From today's Times and News-Star
Momma took our dear 90-something friend Maw – years ago she made the quilt I sleep under each night -- to get a prescription refilled the other day, or to the doctor, or one of those sorts of things. Momma often takes her on short trips away from the retirement home.
Unfortunately, on this day, their wait – it was supposed to be 10 minutes – was more like two hours.
At some point around the 90-minute mark, Maw looked at my mother and said, “Remember when I asked you a long time ago why God’s left me here and hasn’t taken me yet?”
“Well I think finally have the answer,” Maw said. “He left me here to worry the hell outta you.”
A good bit of time passed before my mom was able to stop laughing at that one. It’s another classic line – in a rather long list -- from Maw.
The truth is, it’s not always easy to help someone. Helping is more a matter of will than anything else. It can’t be timing, because each of us could always be doing something else.
“I can’t help anyone,” I read this week, usually means “I can’t help anyone without burdening myself, cutting in to how I live my life.”
It takes going against the selfishness in us all to do something for someone who can never pay us back. If it’s been a while, you might have forgotten what a smile, gesture, kind words or groceries might mean to someone. My friend Scout reminded me this week.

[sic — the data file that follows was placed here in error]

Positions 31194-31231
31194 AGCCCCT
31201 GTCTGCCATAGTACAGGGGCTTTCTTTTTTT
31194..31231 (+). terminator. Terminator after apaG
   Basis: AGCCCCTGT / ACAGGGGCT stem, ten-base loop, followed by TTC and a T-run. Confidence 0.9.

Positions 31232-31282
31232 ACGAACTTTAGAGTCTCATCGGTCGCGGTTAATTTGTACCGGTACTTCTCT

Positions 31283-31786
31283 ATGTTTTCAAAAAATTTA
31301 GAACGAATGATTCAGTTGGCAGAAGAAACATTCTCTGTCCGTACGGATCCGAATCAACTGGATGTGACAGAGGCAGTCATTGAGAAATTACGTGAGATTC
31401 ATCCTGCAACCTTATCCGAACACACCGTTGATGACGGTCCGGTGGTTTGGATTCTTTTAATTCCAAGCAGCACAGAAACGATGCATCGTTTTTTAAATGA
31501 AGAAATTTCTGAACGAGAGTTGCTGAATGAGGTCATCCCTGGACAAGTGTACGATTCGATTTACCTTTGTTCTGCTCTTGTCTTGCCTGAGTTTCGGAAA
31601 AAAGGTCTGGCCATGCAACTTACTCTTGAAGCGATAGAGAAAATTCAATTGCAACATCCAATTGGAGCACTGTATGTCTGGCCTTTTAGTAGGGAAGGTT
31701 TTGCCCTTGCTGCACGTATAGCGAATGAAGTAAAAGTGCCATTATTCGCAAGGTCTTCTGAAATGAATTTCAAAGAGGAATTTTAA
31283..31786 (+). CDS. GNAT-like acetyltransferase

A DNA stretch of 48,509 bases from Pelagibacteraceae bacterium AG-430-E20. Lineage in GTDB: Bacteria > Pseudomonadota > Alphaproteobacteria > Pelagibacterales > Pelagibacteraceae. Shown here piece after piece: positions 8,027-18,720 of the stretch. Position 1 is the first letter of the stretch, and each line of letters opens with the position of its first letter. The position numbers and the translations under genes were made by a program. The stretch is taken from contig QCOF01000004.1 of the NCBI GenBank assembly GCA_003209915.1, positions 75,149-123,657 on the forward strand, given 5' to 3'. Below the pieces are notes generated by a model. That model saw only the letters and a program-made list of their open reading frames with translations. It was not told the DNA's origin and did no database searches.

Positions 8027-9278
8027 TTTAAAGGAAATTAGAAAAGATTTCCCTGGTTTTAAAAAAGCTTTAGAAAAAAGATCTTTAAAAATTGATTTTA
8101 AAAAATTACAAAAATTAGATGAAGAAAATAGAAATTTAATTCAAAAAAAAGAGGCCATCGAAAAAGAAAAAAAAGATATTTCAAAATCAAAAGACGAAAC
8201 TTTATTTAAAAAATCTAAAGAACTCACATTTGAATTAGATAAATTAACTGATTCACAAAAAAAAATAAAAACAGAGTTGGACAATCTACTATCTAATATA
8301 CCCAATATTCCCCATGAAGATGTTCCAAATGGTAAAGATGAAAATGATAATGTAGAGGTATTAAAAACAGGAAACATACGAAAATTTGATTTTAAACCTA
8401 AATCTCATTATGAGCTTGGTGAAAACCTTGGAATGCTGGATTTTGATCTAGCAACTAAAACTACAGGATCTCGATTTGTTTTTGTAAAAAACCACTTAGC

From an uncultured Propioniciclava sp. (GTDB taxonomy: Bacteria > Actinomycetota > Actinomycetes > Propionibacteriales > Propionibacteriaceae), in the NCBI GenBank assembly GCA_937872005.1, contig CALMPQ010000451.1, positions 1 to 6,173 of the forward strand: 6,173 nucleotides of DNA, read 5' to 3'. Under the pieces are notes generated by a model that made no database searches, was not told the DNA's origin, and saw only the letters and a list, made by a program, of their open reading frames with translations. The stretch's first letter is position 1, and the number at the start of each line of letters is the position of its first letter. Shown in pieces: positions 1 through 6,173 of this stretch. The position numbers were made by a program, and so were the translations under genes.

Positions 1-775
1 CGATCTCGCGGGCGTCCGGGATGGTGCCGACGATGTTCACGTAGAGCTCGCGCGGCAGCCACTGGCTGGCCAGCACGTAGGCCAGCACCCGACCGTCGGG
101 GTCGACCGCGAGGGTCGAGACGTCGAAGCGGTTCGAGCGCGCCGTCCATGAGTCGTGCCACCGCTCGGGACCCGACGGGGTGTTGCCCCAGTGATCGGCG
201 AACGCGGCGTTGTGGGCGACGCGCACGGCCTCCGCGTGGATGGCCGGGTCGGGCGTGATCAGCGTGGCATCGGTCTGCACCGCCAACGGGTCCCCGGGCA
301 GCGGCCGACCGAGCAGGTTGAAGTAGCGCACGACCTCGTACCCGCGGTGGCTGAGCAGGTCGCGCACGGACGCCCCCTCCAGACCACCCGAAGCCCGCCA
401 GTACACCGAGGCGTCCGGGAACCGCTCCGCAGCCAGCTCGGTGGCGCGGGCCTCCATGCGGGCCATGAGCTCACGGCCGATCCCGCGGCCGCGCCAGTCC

“Long story short,” Scout said. “As a volunteer with Grace Home, I see this particular woman once a week. She is 93, has Alzheimer’s, smiles, babbles, and is very pleasant. Pleasant but she can't really say anything that makes sense. Sometimes I leave and wonder if God really wants me there, you know, ‘Am I making a difference?’ I guess I am guilty of wanting instant gratification. Last visit I was running my fingers through Bernice's hair and singing ‘Isn’t He.’”
Isn’t He beautiful? Beautiful, isn’t He? Prince of peace, Son of God, isn’t He?...
“She smiled mightily,” Scout said, “and something in her eyes made me melt. When I got ready to leave, she said, ‘Thanks, hon.’ Yes, God wants me there. I doubt I will ever hear anything more beautiful for a long while.”
All of us are, at our base, bums in disguise. Maybe beggar is a better word. It’s been pointed out to me that in “beggar,” there is “an echo of humble, earnest supplication, as if one asks for an act of grace – as in, ‘I beg your pardon.’”
We’re all beggars, begging to be loved, heard and understood, but not as quick to love, hear and understand. We want someone, at least figuratively, to run their fingers through our hair. Best to pay it forward. And to remember where the gift of each breath comes from.
My favorite line from my favorite musical (so far, as I have not seen many!), comes when Annie and the cowboy Frank are semi-arguing in the final scene of “Annie Get Your Gun.” Frank offers Annie his own rifle in a shooting contest between the two because hers is messed up.
Annie: “I don’t need no favors!”
And Frank says to her, “Annie, everybody needs a favor sometimes.”
No matter how big a hotshot we are or think we are, we all need a favor sometimes. Which is just about every day.